Lawsuit seeks to halt Soho rezoning

Any delay longer than a few weeks would jeopardize the city’s plan

Mayor Bill de Blasio (Getty, iStock)
Mayor Bill de Blasio (Getty, iStock)

Less than two weeks after the de Blasio administration claimed victory in one rezoning fight, it is facing yet another.

A new lawsuit seeks to halt the rezoning of Soho and Noho, alleging that the mayor is exploiting the pandemic before his term expires in December.

The Department of City Planning is scheduled to certify the rezoning application on Monday, starting the city’s seven-month review process. The lawsuit asks the court for an emergency order to prevent that.

The complaint, filed by community groups the Soho Alliance and Broadway Residents Coalition, channels a lawsuit opposing a larger but similar rezoning of Gowanus. Both cases allege that rezoning proceedings must be held in-person.

The Gowanus proposal moved ahead this month when a state Supreme Court judge lifted her temporary restraining order blocking it after the city agreed to hold joint outdoor hearings at the same time as virtual proceedings. That agreement could set the ground rules for the Soho hearings.

The attorney in the Gowanus case, Jason Zakai, also represents the Soho plaintiffs. He was not immediately available to discuss the new case.

Any delay in the Soho rezoning could spell its death. In a best-case scenario it would be approved by the City Council with a month left in de Blasio’s tenure. According to the lawsuit, that is why the mayor issued an executive order in March to allow for virtual proceedings.

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The complaint calls it an “irrational order” issued in the name of a public emergency, when in fact it was a thinly veiled attempt to ensure key rezonings moved forward before the end of the mayor’s term.

Neither side disputes that administration-sponsored rezonings not resolved this year would be in serious jeopardy. The mayor’s lawyers argued in the Gowanus lawsuit that a delay could leave the rezoning to the next mayor and revamped City Council, and “a new mayoral administration or City Council may not be as supportive and may abandon it.”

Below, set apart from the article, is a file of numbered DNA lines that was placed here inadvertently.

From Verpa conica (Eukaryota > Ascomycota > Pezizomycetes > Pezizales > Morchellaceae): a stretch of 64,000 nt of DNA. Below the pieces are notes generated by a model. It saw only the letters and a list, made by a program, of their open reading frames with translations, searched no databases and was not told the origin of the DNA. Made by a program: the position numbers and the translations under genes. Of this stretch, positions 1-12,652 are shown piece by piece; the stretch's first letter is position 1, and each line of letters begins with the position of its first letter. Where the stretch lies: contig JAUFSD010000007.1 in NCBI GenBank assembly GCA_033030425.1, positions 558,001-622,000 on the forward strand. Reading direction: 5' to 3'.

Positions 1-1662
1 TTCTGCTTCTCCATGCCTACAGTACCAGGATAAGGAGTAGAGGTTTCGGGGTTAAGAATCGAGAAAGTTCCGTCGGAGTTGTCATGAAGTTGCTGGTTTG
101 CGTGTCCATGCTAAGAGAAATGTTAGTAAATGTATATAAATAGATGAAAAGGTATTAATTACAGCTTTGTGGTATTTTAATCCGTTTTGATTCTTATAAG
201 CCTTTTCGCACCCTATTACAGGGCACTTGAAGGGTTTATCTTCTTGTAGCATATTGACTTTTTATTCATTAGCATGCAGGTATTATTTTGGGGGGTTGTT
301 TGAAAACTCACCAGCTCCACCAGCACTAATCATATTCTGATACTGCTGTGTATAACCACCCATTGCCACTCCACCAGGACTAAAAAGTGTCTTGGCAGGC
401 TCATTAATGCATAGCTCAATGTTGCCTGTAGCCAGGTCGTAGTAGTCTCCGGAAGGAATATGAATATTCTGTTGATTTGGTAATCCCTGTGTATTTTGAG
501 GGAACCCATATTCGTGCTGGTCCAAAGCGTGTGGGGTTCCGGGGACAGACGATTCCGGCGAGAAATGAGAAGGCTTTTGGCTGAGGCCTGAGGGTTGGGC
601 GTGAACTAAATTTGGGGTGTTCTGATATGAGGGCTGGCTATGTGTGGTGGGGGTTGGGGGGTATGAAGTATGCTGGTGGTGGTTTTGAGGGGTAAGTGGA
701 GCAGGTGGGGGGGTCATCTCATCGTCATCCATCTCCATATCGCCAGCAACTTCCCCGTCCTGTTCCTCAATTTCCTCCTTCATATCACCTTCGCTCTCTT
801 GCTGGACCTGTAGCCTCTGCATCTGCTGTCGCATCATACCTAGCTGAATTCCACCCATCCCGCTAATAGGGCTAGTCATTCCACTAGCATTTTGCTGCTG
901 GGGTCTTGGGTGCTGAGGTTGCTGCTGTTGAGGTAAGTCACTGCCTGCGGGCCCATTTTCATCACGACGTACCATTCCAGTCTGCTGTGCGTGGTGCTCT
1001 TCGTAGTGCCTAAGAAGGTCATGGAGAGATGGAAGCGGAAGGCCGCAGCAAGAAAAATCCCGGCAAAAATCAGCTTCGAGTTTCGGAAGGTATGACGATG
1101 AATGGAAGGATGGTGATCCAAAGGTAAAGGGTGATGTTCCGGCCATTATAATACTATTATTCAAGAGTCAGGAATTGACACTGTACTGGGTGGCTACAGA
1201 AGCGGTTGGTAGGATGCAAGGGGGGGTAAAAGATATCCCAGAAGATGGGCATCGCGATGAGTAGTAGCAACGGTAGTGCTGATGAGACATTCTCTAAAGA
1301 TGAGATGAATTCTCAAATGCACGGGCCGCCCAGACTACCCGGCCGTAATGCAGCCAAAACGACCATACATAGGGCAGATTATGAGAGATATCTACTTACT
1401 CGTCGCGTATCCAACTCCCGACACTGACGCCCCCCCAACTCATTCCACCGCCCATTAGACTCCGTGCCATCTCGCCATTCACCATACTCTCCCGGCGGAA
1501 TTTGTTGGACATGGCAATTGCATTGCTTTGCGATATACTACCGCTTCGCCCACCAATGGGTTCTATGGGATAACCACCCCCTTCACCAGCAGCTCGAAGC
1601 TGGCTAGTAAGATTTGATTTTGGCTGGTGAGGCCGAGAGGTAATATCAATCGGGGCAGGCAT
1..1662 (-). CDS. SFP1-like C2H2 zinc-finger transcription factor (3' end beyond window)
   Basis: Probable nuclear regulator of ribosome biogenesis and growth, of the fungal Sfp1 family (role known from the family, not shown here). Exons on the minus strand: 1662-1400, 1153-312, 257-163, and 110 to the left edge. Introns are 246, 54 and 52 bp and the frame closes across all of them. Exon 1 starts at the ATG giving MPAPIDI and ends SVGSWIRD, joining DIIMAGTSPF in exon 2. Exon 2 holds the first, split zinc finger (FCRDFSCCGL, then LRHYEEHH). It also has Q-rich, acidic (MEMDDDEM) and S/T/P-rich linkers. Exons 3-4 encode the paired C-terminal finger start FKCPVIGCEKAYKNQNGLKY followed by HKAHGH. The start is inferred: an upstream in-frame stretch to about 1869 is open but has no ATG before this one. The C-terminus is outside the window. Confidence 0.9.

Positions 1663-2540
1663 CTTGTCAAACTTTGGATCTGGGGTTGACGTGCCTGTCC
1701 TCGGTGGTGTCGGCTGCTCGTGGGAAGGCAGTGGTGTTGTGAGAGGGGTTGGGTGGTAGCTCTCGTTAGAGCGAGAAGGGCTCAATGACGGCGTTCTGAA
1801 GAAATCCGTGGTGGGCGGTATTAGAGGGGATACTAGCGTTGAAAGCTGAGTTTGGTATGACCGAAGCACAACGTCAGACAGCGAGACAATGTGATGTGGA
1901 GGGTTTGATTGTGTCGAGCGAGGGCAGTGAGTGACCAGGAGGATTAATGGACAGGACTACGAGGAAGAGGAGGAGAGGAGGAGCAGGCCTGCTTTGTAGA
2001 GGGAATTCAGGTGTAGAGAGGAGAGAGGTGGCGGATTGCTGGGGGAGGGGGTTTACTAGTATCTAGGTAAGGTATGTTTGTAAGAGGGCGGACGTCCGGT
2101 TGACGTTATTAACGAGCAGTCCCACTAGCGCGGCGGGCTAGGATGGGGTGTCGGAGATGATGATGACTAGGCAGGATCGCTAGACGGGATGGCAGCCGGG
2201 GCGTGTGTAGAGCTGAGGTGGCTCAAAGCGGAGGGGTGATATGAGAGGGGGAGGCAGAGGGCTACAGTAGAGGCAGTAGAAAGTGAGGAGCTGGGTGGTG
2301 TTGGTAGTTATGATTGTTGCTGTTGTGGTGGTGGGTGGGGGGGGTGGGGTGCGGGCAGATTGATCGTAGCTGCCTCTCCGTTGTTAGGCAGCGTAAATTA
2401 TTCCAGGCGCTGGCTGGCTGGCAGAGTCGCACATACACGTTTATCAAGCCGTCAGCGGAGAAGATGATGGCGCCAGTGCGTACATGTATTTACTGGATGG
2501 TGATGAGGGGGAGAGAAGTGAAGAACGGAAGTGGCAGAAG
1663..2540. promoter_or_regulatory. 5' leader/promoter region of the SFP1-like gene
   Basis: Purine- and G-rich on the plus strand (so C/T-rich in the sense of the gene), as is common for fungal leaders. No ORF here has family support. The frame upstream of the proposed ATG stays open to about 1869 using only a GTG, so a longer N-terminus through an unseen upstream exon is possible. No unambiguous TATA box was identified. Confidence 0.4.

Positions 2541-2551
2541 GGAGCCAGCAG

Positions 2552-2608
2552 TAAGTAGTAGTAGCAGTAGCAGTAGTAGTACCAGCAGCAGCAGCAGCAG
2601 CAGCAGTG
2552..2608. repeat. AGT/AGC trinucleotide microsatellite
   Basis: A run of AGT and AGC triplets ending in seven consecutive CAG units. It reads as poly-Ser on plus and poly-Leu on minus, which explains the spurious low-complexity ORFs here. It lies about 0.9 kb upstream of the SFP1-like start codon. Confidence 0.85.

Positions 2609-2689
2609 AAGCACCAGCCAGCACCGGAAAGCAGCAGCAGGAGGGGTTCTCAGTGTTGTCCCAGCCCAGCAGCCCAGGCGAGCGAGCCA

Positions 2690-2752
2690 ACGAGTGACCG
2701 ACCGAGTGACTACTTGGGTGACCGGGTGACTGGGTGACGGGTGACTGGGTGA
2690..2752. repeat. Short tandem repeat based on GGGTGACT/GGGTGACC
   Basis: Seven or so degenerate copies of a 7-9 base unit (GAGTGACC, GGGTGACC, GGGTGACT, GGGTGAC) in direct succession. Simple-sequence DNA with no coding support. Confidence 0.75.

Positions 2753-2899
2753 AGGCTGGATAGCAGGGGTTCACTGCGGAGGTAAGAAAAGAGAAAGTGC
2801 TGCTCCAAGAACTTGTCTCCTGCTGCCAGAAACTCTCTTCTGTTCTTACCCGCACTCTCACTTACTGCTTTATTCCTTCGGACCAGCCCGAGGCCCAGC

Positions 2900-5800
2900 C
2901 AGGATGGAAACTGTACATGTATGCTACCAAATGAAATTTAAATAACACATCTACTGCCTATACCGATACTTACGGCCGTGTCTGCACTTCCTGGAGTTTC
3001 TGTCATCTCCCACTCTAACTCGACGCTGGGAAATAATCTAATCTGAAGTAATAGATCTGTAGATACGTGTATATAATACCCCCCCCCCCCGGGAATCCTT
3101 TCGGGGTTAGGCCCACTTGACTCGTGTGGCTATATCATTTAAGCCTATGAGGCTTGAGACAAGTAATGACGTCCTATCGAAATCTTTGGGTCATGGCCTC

The administration, which last year defeated a lawsuit challenging its rezoning of Inwood, expected to be sued over Soho, where some residents and civic groups oppose changes that would allow for substantially larger buildings, a portion of which would be set aside for low-income households.

“We were never going to modernize 50-year-old zoning laws, or build affordable housing in one of the least affordable and least diverse neighborhoods in America, without a good hard fight. So we’re not surprised,” Mitch Schwartz, a spokesperson for the mayor, said in a statement. “But we are prepared — and we’re confident that remote hearings are inclusive and fair, and we will deliver a rezoning plan that moves Soho and Noho forward.”

The changes would affect 56 blocks across those neighborhoods, eliminating restrictions that permit only light manufacturing use on ground floors and pave the way for 2 million square feet of new residential space.

Several mayoral candidates have voiced support for the rezoning, noting that it would be the first in an affluent, predominantly white area of Manhattan since the mayor’s Mandatory Inclusionary Housing program was approved in 2016.

Jeff Braun, a land-use attorney at Kramer Levin, said the Gowanus settlement could pressure the city to provide similar accommodations for Soho hearings. But he believes the legal challenge would have been filed regardless, and that opponents simply want to delay the proposals until there is a new mayor and City Council. Like the mayor, Margaret Chin, one of the two Council members who will decide the rezoning’s fate, must leave office this year.

“Having these hearings remotely increases public participation. It doesn’t decrease it,” Braun said, echoing a point that city lawyers have made. “It has always been my sense that this theory [that remote hearings limit access] has always just been a pretext to stop this process from commencing.”